It’s fair to say that 99 percent of people on the planet would see ICFF as 145,000 square feet of “unnecessary.” However, for the remaining one percent of us who love design, it is an annual bazaar of the new and notable from the commercial and domestic landscapes that is not to be missed.
The booths are beautiful, the products are beautiful and the people are beautiful. But, all of this can be utterly exhausting so I found it helpful to attend the fair on a mission.
This year I decided to use the Editor’s Award winners list as my road map. Editors from design publications such as Domus, Abitare, Dwell, and Metropolis determine 16 categories that comprise the winners circle. Categories include seating, carpeting, lighting, materials, accessories, textiles, and “body of work.”
Some of these winners also have the distinction of being very well branded. Not only are they producing superior products, but everything that speaks for the company–its booth, logo, catalogs, advertising, and website–is in lock-step quality. This is great design in total.
Of the 16 awards, I had little argument with the editors’ selection. However, from a branding and graphic design perspective, a few stand apart.
The winner of the “Best Booth” was MOLO, a six-year-old producer of fluted and expandable paper furniture and wall systems (whose booth is the image at the top of this post). Their crisp logo, beautifully photographed catalogs and artful videos on their Web site captures the poetic possibilities of their unique product.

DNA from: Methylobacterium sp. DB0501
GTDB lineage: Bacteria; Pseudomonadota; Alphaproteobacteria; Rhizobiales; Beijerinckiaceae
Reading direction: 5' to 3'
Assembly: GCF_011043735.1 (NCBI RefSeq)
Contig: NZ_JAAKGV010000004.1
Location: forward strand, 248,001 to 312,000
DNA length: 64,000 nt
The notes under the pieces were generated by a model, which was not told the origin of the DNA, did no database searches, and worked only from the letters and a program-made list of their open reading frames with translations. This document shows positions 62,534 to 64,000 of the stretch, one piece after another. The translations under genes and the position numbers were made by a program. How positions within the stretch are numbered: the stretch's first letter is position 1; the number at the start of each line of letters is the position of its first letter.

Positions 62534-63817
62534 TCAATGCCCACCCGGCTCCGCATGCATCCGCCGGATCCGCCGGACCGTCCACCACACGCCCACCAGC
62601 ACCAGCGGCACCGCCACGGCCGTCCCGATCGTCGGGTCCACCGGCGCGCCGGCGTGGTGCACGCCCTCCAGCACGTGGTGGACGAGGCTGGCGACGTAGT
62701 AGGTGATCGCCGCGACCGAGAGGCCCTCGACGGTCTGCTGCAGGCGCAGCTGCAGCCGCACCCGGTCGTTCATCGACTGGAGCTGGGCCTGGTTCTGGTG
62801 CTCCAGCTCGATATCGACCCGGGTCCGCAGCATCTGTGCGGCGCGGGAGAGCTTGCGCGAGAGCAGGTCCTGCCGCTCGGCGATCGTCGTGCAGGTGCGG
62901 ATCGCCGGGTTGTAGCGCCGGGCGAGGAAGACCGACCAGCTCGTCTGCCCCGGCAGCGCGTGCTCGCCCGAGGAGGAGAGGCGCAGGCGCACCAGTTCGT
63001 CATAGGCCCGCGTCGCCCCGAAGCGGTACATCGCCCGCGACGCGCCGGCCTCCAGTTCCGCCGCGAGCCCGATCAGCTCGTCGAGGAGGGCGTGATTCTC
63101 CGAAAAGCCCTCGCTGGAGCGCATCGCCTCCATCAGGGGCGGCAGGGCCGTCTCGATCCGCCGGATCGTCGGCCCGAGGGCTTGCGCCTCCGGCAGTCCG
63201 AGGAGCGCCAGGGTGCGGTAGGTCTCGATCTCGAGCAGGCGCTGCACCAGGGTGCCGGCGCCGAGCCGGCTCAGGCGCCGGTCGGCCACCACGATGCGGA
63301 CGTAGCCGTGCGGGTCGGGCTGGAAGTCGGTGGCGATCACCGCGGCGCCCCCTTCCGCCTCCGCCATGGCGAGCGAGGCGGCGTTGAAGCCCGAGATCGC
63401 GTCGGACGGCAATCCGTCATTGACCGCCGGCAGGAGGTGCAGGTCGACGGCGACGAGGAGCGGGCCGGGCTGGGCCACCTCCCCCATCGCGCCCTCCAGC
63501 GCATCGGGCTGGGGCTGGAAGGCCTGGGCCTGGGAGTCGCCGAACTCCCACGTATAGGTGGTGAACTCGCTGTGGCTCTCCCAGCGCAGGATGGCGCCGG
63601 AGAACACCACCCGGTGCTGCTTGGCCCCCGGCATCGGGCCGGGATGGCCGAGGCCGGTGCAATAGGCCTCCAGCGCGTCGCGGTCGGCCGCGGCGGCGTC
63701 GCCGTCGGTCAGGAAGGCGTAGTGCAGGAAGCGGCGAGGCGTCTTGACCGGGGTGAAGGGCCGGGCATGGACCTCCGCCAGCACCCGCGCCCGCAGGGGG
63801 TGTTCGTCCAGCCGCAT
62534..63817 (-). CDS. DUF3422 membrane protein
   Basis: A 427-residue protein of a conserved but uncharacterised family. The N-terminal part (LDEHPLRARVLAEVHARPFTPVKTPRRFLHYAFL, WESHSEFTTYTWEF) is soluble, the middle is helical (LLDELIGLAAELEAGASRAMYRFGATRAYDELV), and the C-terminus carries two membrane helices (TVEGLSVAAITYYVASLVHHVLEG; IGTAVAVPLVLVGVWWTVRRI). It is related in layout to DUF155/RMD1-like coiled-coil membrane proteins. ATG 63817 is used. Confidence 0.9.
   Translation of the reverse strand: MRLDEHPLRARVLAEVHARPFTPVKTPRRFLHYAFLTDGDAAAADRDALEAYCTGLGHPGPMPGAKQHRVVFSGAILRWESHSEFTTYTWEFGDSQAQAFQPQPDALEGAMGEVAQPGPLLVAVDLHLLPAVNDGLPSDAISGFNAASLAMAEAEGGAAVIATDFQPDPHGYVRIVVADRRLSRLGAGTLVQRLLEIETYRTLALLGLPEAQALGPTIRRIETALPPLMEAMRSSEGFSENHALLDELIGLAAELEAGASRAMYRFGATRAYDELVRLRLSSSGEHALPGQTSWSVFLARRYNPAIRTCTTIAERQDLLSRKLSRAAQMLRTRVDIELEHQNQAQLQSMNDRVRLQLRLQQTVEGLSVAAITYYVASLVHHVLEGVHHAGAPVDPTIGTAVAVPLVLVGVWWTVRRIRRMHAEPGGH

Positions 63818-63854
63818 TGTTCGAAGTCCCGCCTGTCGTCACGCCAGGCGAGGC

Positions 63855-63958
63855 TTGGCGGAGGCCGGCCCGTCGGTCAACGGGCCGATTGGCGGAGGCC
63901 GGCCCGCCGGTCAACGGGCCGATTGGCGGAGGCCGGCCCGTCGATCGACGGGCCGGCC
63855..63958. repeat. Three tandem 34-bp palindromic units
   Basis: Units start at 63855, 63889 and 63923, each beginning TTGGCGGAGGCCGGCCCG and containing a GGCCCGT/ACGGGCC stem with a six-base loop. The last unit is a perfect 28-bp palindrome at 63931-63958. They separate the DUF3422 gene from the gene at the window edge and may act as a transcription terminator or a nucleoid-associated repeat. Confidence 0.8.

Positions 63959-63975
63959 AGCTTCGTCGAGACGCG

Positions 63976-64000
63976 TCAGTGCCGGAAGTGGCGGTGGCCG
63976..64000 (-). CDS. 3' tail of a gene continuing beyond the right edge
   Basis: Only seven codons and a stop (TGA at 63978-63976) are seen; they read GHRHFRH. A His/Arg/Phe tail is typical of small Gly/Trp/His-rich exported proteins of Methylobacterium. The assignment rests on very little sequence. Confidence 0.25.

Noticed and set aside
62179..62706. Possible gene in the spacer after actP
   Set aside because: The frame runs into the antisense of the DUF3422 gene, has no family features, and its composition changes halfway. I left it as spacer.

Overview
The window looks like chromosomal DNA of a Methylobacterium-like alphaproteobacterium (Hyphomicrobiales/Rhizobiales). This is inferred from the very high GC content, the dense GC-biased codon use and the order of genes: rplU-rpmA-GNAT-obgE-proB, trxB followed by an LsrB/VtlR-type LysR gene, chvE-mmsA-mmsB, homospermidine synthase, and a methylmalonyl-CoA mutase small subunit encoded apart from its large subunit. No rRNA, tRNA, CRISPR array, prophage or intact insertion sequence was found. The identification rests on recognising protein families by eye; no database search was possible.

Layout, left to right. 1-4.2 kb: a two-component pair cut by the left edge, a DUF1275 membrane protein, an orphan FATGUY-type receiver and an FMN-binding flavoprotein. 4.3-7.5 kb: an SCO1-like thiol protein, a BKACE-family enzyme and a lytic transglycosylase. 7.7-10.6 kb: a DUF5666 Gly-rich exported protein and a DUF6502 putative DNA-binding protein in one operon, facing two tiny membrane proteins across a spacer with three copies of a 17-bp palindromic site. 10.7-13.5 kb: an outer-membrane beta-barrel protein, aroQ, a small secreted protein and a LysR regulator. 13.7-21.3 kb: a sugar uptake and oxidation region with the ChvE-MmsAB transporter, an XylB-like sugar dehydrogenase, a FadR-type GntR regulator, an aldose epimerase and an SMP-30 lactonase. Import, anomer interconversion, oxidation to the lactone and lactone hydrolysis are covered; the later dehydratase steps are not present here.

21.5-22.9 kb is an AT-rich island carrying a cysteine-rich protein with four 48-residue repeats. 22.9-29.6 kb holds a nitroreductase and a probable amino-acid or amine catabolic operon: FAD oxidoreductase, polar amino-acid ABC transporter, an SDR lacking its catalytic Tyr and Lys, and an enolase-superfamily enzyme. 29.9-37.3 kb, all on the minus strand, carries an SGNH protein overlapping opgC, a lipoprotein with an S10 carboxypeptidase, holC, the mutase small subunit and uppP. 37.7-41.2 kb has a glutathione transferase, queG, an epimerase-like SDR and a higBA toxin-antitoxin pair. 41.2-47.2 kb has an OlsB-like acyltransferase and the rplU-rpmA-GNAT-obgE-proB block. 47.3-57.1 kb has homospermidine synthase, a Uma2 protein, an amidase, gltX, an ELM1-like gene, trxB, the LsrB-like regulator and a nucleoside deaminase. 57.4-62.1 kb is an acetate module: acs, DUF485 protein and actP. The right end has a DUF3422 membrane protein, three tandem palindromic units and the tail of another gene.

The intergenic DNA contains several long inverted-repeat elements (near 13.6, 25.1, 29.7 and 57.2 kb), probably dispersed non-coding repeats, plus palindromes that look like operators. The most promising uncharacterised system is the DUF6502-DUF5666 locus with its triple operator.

The ever-whimsical Kikkerland Design, with its raging red and white logo as the centerpiece of their booth, boasts an equally fun and functional Web site. As winner of the “Best Accessories” category, each element of their identity reinforces the other.
The award for “Body of Work” went to Blu Dot. Although I found their booth not particularly strong, their catalog and Web site epitomizes the wit and warmth that the brand represents.
The neutrality and bluntness of their “dot” logo makes it a flexible graphic platform for an ever-evolving product line.
In a showcase of future design stars, an award is given to a design school. This year it went to MICA (Maryland Institute College of Art). Although great branding was not their focus, the students designed an impressive array of furniture and accessories created out of green materials including bamboo and hemp.
The booth was so organic that if I had a nice vinaigrette on hand I could have eaten it!
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Ken Carbone is among America’s
Most respected graphic designers, whose work is renowned for its clarity
and intelligence. He has built an international reputation creating
outstanding programs for world-class clients, including Tiffany &
Co., W.L Gore, Herman Miller, PBS, Christie’s, Nonesuch Records, the W
Hotel Group, and The Taubman Company. His clients also include
celebrated cultural institutions such as the Museé du Louvre, The Museum
of Modern Art, The Pierpont Morgan Library, The Chicago Symphony
Orchestra, and the High Museum of Art.